Wednesday, June 3, 2015

1984: The Last Great Year of Pop

Today I've 'come out'. I'm writing a book. It's tentatively - or rather provocatively - titled 1984: the Last Great Year of Pop. Actually, I've been researching it for over a year, and thinking about it for much longer, but now I need to get on with the business of writing it. So I've taken three days off work and am marshalling facts & notes into prose to start making some inroads.
Who's this?
Why 1984?  Well, it's often said that the late 70s / early 80s was a glorious time for pop, and it was, coinciding with my late teens/early twenties. Plenty has been written about punk but the early 80s was also an inspirational time for pop; Simon Reynolds wrote an excellent book about the period (Rip It Up & Start Again: Post Punk 1978-84). At the same time the mid-to-late 80s have also been much maligned as the decade of big hair, bad drum sounds and style over content. It is a period which fascinates & divides opinion, more than the 90s for example which is still too close. 
There are personal, more subjective reasons too. For a start, I was there. It was the year I moved to London and started writing freelance for Sounds. It gave me privileged access to free records and concert guest lists. Of course, it wasn't just about pop (though for some reason I decided to buy every issue of Smash Hits that year, having never bought it before) and mostly I wrote about weird stuff like Nurse With Wound or Cabaret Voltaire, but I did get heavily into pop too. Anyway, here's 15 other reasons:
And these?
  • It was a year that began with the banning of Frankie's Relax and ended with Band Aid (the latter a significant event whichever way you look at it).
  • It was a year of many different scenes & genres (not just one overpowering one) with literally hundreds of great bands jostling for attention.
  • It was a year dominated by the Miners' strike, Cold War paranoia and more politically inspired pop than any other year before or since. 
  • It was the year of The Smiths, The Blue Nile, Depeche Mode, Scritti Politti, David Sylvian, The Style Council, Tears For Fears, The Cure, Siouxsie & the Banshees, The Fall, Talk Talk, Echo & the Bunnymen, U2 hiring Eno etc.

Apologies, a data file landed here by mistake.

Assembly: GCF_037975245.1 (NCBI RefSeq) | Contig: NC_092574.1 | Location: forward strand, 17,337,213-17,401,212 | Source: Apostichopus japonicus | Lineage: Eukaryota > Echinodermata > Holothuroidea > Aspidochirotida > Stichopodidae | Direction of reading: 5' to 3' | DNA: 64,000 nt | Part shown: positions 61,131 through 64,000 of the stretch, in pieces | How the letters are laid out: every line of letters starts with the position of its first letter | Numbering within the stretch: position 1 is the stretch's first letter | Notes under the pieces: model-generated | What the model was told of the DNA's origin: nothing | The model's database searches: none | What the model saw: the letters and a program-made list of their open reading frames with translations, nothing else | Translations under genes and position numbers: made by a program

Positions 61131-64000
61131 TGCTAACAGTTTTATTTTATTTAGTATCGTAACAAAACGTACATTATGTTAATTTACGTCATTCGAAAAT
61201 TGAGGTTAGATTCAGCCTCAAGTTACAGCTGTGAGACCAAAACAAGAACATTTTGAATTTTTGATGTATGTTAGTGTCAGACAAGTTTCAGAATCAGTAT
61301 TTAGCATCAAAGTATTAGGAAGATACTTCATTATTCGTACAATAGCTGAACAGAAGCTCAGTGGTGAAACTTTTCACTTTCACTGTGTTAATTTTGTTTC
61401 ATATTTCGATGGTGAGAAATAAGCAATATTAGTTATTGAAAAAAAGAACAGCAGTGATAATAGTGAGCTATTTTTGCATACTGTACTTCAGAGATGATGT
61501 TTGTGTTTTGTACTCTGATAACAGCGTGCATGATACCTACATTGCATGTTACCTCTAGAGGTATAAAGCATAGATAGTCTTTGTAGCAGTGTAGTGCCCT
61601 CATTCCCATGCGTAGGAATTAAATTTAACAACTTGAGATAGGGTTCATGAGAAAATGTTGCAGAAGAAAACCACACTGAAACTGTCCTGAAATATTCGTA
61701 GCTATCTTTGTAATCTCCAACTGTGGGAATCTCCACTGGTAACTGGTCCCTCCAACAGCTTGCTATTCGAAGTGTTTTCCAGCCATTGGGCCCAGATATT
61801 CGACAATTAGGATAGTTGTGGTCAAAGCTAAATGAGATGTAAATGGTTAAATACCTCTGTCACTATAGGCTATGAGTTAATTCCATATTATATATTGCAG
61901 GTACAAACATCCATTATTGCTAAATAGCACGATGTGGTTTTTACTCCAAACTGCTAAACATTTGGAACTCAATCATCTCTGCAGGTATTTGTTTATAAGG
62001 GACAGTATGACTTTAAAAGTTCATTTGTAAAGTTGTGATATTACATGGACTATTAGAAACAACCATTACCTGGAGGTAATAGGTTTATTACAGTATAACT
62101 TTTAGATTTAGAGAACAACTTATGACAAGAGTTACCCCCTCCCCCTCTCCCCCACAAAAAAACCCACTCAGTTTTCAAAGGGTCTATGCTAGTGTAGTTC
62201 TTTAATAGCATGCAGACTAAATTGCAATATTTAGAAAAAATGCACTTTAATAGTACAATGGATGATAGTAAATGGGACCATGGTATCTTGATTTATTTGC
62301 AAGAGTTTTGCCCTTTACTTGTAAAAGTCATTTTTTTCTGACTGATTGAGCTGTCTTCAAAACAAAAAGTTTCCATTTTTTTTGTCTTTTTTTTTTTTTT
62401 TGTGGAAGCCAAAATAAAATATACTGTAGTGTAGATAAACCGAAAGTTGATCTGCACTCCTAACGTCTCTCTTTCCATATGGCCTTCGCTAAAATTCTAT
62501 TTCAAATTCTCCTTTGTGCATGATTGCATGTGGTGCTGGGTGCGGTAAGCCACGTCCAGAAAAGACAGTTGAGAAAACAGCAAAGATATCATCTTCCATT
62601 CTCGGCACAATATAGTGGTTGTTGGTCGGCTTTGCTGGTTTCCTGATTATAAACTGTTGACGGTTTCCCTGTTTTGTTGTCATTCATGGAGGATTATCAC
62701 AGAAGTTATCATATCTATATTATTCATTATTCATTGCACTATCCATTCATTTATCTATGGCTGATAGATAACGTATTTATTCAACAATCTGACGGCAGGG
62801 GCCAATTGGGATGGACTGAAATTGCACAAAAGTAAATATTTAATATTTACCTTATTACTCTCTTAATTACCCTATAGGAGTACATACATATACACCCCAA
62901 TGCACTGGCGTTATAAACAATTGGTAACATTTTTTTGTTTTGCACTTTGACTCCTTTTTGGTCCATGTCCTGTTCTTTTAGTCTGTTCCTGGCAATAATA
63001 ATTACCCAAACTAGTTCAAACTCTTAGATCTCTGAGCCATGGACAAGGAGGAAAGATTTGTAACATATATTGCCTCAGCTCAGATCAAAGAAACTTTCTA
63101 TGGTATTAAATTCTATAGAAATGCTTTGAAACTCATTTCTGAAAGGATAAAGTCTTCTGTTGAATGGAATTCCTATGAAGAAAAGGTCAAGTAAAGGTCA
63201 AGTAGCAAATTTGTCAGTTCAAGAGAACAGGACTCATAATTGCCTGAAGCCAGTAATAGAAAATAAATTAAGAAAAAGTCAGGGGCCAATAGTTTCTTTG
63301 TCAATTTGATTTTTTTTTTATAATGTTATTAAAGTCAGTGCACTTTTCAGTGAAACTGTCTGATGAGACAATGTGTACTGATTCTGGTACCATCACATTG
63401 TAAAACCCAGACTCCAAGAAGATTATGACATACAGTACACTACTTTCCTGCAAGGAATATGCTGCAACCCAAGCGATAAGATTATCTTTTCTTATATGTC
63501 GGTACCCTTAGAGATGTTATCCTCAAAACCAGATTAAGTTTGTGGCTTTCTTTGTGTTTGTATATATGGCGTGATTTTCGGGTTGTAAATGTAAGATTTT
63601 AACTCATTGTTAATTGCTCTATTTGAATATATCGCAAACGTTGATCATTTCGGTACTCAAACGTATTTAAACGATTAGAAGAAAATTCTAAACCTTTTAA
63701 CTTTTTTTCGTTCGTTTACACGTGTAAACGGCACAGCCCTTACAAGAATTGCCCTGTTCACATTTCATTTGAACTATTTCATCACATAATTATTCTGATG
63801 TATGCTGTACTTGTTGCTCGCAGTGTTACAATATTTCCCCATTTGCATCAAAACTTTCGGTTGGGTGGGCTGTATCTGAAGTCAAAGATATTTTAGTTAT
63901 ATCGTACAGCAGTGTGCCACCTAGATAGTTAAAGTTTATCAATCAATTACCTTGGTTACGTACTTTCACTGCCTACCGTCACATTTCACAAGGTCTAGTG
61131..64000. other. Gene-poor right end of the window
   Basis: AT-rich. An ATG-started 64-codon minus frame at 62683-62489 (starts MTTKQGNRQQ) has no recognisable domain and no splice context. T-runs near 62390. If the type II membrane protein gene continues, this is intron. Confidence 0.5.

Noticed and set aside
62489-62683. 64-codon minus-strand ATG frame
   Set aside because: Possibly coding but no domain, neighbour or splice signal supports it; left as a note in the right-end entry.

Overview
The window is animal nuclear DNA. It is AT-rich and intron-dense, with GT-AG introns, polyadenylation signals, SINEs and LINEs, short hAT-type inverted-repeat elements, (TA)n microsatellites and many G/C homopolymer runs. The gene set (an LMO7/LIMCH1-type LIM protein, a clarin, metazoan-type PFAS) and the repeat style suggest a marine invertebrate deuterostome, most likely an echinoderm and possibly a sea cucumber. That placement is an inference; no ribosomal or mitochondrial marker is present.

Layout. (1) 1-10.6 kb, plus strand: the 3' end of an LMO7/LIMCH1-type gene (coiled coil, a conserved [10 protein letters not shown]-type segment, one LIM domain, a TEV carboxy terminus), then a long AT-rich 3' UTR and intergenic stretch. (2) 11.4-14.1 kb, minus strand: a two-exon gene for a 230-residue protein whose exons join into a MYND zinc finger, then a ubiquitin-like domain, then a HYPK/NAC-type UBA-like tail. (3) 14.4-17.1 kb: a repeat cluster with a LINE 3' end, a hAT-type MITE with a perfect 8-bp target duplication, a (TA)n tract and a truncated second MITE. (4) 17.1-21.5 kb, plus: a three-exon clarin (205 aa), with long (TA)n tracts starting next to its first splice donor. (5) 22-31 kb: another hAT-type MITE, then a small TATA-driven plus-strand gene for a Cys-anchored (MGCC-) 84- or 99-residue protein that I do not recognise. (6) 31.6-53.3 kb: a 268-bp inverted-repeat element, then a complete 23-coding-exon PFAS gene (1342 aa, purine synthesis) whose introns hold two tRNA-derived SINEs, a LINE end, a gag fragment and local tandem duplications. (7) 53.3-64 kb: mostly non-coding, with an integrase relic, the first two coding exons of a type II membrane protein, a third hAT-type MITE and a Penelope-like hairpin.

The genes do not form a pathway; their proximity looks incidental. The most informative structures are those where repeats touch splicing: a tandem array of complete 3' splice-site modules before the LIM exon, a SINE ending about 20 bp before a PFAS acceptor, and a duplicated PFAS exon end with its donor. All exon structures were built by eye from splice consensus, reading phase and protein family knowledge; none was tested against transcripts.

• It was the coming of age for Factory, 4AD, Mute and Some Bizarre; This Mortal Coil, Cocteau Twins, Dead Can Dance...
  • It saw the beginning of the Pet Shop Boys, Fine Young Cannibals, Lloyd Cole, Nick Cave and the Bad Seeds, The Pogues, The Jesus and Mary Chain, Primal Scream, The Stone Roses, Happy Mondays, My Bloody Valentine and (gulp) Stock Aitken and Waterman.
  • It was the year of the 12" single, of remixes, of dance becoming incorporated into pop.
  • Yes yes yes, it made stars of Sade, Wham!, Nik Kershaw, Howard Jones and all that - and even bigger stars of Duran Duran and Spandau Ballet - none of whom were as bad as we sometimes believe(d) them to be.
    And this glamorous singer? (Clue: it's not Carmel)
  • It was the winding up of the 'Second British Invasion' and the big-time beginnings of Madonna and Prince who promptly reclaimed the US charts.
  • It was also a strong year for alternatives: Cabaret Voltaire, Test Dept, Einsturzende Neubaten, Coil, 23 Skidoo, Foetus, Chakk, Man Jumping, Penguin Cafe Orchestra, Bill Nelson and countless others; it also saw the release (though very few clocked it at the time) of Manuel Gottsching's E2-E4 and plenty more great stuff from Le Continent.
  • It was a time when the music press (there were four weekly papers) still mattered, and the nascent time of Smash Hits and style-bibles The Face and i-D. 
  • You didn’t go out on Thursdays or Fridays until after Top of the Pops and The Tube had finished. 
  • It was great graphic design and Frankie Say T-shirts, a year between analogue and digital and when synthesizers and drum-machines came of age. It was the beginning of the CD. 
  • It was the year of unsung heroes: Shriekback, XTC, Frank Chickens, 1000 Mexicans, Shock Headed Peters, The Sound, Thomas Leer, Sheila Chandra, The Daintees... 
  • It was the end of The Police and Soft Cell and the beginning of the end of Culture Club, Bowie, Eurythmics, Adam Ant, The Clash, The Stranglers, Madness, Human League and Heaven 17 though each definitely had their moments in 84.
  • It was also the year of Iron Maiden, Def Leppard and (its antidotal) Spinal Tap.
And this guy?
Over the last ten years, I've slowly realised just how much great music came out of '84 and currently have a playlist of some 300 tracks which I listen to fairly constantly. Of course, this could all be just so much nostalgia from a fiftysomething bloke who's living in the past (but I don't think so), and I'm definitely not saying 1984 was the best year ever (there are many earlier contenders)... just the last great year. 
Anyway, let's see how it goes. Don't hold your breath.-

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